Susceptibility assay of antibiotics was performed on Mueller-Hinton (MH) agar plates using E test strips (Table 1). Susceptibility assay results were interpreted by Clinical Laboratory Standards Institute (CLSI) breakpoints (CLSI, 2017), with the exception of tigecycline, polymyxin B, and fosfomycin, which were interpreted by EUCAST breakpoints (EUCAST, 2017).

TABLE 1
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TABLE 1. Antibiotic susceptibilities of Escherichia coli JN05 and its transconjugant.

Molecular Typing

Multilocus sequence typing (MLST) and phylogenetic typing was performed for molecular typing of the isolate as previous described (Wirth et al., 2006; Wang et al., 2016). The virulence factors of extraintestinal pathogenic E. coli (ExPEC)-associated genes were screened by PCR-based assays (Wang et al., 2016).

Screening of Antibiotic Resistance Genes

Antimicrobial resistance genes were screened by PCR and DNA sequencing as described previously (Zhu et al., 2016). These antimicrobial resistance genes included carbapenemase-encoding genes, extended-spectrum β-lactamase genes, AmpC β-lactamase genes, 16S rRNA methylase genes, fosfomycin resistance genes, quinolone resistance genes, and polymyxin B resistance genes (mcr-1) (Du et al., 2016; Zhu et al., 2016).

Analysis of blaNDM-Carrying Plasmids

Conjugation test was performed by mixed broth method using E. coli J53AziR as the recipient strain. Transconjugants were selected on MH agar plates containing 6 μg/mL ceftazidime and 100 μg/mL sodium azide. The antimicrobial susceptibility test of the transconjugant was carried out as antibiotic susceptibility assay of clinical strain.

The size and amounts of plasmids carried by the clinical isolate and transconjugant were evaluated by S1-pulsed-field gel electrophoresis (PFGE) as previously described (Liu et al., 2018).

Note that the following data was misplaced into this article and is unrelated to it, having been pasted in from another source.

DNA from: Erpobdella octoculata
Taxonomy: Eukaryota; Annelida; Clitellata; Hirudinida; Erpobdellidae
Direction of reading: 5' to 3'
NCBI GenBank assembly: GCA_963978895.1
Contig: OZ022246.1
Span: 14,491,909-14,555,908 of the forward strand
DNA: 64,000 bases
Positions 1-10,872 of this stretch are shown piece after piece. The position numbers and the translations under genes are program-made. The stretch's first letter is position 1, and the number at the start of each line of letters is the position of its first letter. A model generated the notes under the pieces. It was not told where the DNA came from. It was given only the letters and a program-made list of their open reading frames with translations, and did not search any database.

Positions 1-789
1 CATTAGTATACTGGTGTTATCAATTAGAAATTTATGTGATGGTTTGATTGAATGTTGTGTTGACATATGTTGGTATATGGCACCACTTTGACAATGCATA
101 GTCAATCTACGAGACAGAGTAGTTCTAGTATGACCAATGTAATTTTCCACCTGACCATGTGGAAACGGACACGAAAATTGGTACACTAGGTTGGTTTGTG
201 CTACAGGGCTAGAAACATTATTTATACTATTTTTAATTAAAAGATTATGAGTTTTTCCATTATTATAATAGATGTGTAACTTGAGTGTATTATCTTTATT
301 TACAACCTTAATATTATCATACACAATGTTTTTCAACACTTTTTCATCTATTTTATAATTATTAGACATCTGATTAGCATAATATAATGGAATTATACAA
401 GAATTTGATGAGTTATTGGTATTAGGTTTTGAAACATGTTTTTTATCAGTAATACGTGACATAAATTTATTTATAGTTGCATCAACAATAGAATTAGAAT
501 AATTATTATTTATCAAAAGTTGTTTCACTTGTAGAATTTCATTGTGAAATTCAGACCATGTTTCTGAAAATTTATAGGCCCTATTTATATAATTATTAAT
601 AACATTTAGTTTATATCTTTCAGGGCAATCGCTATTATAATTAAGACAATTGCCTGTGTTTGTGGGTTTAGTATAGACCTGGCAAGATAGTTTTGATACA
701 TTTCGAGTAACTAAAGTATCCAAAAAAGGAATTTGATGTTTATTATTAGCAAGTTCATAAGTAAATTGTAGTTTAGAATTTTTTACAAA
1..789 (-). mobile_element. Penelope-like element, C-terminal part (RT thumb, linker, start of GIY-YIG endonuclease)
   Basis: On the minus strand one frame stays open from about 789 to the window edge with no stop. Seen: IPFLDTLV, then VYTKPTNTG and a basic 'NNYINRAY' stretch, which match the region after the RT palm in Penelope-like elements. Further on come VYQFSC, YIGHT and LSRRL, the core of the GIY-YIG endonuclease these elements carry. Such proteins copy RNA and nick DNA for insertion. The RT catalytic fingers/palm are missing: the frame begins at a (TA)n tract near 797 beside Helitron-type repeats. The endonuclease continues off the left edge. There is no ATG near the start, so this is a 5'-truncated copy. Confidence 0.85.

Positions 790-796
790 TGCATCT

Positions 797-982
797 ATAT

Plasmid Sequencing

The plasmid pJN05NDM carrying blaNDM-7 (present in strain JN05) was extracted and sequenced using an Illumina Hiseq platform and assembled by SOAPdenovo at the MajorBio Co (Shanghai, China). The gaps were closed through PCR and Sanger Sequencing at Sangon Biotech (Shanghai, China). The plasmid sequences were annotated by BLAST against the non-redundant protein database. PlasmidFinder was used for detection and typing of the plasmid.

Results

Resistance Profile of JN05 Strain

The carbapenem-resistant E. coli isolate JN05 was identified as metallo-beta-lactamase (MBL)-producing strains by eCIM. The JN05 strain was resistant to aztreonam, carbapenems, cephalosporins, quinolones, aminoglycosides, piperacillin-tazobactam, and trimethoprim-sulfamethoxazole, but was susceptible to fosfomycin, polymyxin B, and tigecycline (Table 1).

Molecular Grouping, Resistance Genotyping, and Virulence Genotyping

The E. coli strain JN05 was assigned to ST167 and belonged to phylogenetic group A. It carried papG II, which may play an important role in the pathogenic process. Multiple antimicrobial resistance genes, including blaNDM-7, blaCTX-M-3, blaCTX-M-14, blaTEM-1, qnrS, armA, and acc(6′)-Ib genes, are responsible for the resistance profile of strain JN05.

Analysis of the Plasmid Harboring NDM

New Delhi metallo-beta-lactamase -harboring plasmid of strain JN05 was successfully transferred into E. coli J53AziR by conjugation experiment. The presence of NDM-7 in the transconjugant was confirmed using PCR, and MLST was used to distinguish the transconjugants from the clinical strain. The transconjugant J05 was susceptible to aztreonam, quinolones, and aminoglycosides, but resistant to carbapenems and cephalosporin. S1-PFGE showed that the clinical strain JN05 harbored six plasmids, and the transconjugant J05 contained a single plasmid, which was approximately 46 Kb (Supplemental Figure S1).

pJN05NDM-7 is a 46,161-bp plasmid belonging to the IncX3 incompatibility group. The complete sequence of plasmid pJN05NDM-7 was submitted to GenBank under accession number MH523639. In pJN05NDM-7, blaNDM-7 was preceded by IS3000-ISAba125-IS5 in the upstream region and followed by ble-trpF-dsbC-IS26umuD in the downstream region. This blaNDM genetic structure was common in Enterobacteriaceae for the horizontal transfer of blaNDM (Pal et al., 2017).

The full published sequences of seven plasmids harboring NDM-7 were downloaded and compared, including pKW53T-NDM (Accession No. KX214669), pEC50-NDM-7 (Accession No. KX470735), pKPN01-NDM-7 (Accession No. NZ_CP012990), pOM26-1 (Accession No. KP776609), pM110_X3 (Accession No. AP018141), pABC218-NDM (Accession No. KX214670), and pABC133-NDM (Accession No. KX214671) (Espedido et al., 2015; Pal et al., 2017). Sequence alignments revealed that pJN05NDM-7 was 100% identical to the previously described plasmid pKW53T-NDM of E. coli isolated in Kuwait (KW53T). pJN05NDM-7 plasmid showed high overall nucleotide identity (99%) with pEC50-NDM-7 from China and pKPN01-NDM-7 from Canada. In addition, pJN05NDM-7 was similar to the plasmid pOM26-1 isolated from Oman, and pABC218-NDM and pABC133-NDM from UAE. However, they lacked mobile genetic elements or even the topoisomerase III gene (Figure 1).